SPACES FOR CHANGE has petitioned the Nigerian National Judicial Council (NJC) to dismiss and prosecute Justice Marcel Awokulehin of the Federal High Court, Asaba for the ostensibly biased roles he played in the handling of the corruption cases involving former Delta Governor, James Ibori. In 2009, Justice Marcel Awokulehin quashed all 170 count charges of corruption and money laundering brought by the Economic and Financial Crimes Commission (EFCC).
Justice Marcel Awokulehin absolved Ibori of any wrongdoing despite the overwhelming evidence of corruption and money laundering presented by the EFCC, and refused to consider the matter on its merits.
In sharp contrast to Justice Awokulehin’s kangaroo trial, Ibori has been convicted, and sentenced to 13 years imprisonment by a Southwark Crown Court in Londonfor the same offences. In his verdict on the matter, Judge Anthony Pitt of London Southwark Court said that Ibori’s sentencing would be followed by the consfication of his properties through another legal process and that consequences might arise if there was problem with that. In 2007, the London’s Metropolitan Police Service secured an order from a London court to freeze $35 million worth of his foreign assets, including a private jet.
The Economic and Financial Crimes Commission (EFCC) has expressed its satisfaction with the conviction of Ibori and the 13 years jail sentence. In a recent statement, the EFCC said it “welcomes the conviction which is the icing on a tortuous investigative and legal odyssey for all actors invoved in the Ibori saga. It is reassuring that the sentencing of Ibori was based on the foundation of the case built by the EFCC in 2007 which unfortunately was thrown out by the Federal High Court, Asaba for lack of merit. The same fate has lately befallen other EFCC cases, notably the Erastus Akingbola, Ndudi Elumelu , Dimeji Bankole and Gbenga Daniel matters.They were all thrown out by the courts purely on technical grounds without consideration of the subtantive issues.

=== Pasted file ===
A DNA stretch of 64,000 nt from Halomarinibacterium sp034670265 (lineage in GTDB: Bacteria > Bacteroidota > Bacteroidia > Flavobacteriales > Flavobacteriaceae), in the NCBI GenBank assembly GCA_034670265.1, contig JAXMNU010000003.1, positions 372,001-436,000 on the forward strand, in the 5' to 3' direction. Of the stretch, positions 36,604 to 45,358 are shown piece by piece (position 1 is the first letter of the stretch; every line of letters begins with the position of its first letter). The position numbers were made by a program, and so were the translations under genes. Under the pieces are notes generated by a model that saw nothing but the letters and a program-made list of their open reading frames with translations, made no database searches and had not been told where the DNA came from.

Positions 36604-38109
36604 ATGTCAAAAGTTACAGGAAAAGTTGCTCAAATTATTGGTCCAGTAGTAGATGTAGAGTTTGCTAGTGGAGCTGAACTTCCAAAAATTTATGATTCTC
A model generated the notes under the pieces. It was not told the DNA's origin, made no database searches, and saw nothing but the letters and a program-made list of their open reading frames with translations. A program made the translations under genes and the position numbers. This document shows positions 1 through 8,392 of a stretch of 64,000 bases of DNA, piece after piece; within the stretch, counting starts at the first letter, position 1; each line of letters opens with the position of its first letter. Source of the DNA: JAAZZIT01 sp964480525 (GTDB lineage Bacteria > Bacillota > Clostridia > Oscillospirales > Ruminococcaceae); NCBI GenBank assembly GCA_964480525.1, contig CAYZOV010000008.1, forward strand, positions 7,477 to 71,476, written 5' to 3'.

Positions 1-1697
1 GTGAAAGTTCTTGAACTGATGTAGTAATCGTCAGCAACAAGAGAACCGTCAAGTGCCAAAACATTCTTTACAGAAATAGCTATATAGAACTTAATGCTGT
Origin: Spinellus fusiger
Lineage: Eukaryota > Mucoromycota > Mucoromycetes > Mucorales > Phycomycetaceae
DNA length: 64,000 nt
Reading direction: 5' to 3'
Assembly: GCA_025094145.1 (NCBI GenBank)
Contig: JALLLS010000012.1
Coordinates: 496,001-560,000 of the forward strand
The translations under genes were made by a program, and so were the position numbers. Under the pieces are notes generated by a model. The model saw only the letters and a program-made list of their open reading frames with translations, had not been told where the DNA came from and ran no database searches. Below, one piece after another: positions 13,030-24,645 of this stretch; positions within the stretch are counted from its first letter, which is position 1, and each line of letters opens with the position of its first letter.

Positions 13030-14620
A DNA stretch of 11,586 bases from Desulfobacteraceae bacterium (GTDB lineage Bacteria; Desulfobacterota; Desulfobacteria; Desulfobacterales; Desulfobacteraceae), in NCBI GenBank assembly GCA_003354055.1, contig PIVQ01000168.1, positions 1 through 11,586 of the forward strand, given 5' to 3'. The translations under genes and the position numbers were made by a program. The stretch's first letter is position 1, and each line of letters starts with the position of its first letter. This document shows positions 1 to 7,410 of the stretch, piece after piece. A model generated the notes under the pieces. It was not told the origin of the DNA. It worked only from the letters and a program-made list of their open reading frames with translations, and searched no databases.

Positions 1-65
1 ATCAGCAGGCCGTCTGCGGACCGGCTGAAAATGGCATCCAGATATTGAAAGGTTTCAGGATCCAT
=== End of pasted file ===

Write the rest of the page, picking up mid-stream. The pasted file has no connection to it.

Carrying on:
“The fact that a case which supposedly lacked merit in Nigeria could fetch a 13 year jail term in the UK after a landmark guilty plea, brings to fore the need for a reassessment of the nation’s justice delivery process. We must strenghen our judicial instituitions if we are to make any headway in the anti- graft efforts. Once again, his fate has proven that there is no safe haven abroad for politically exposed persons who looted state funds entrusted in their care”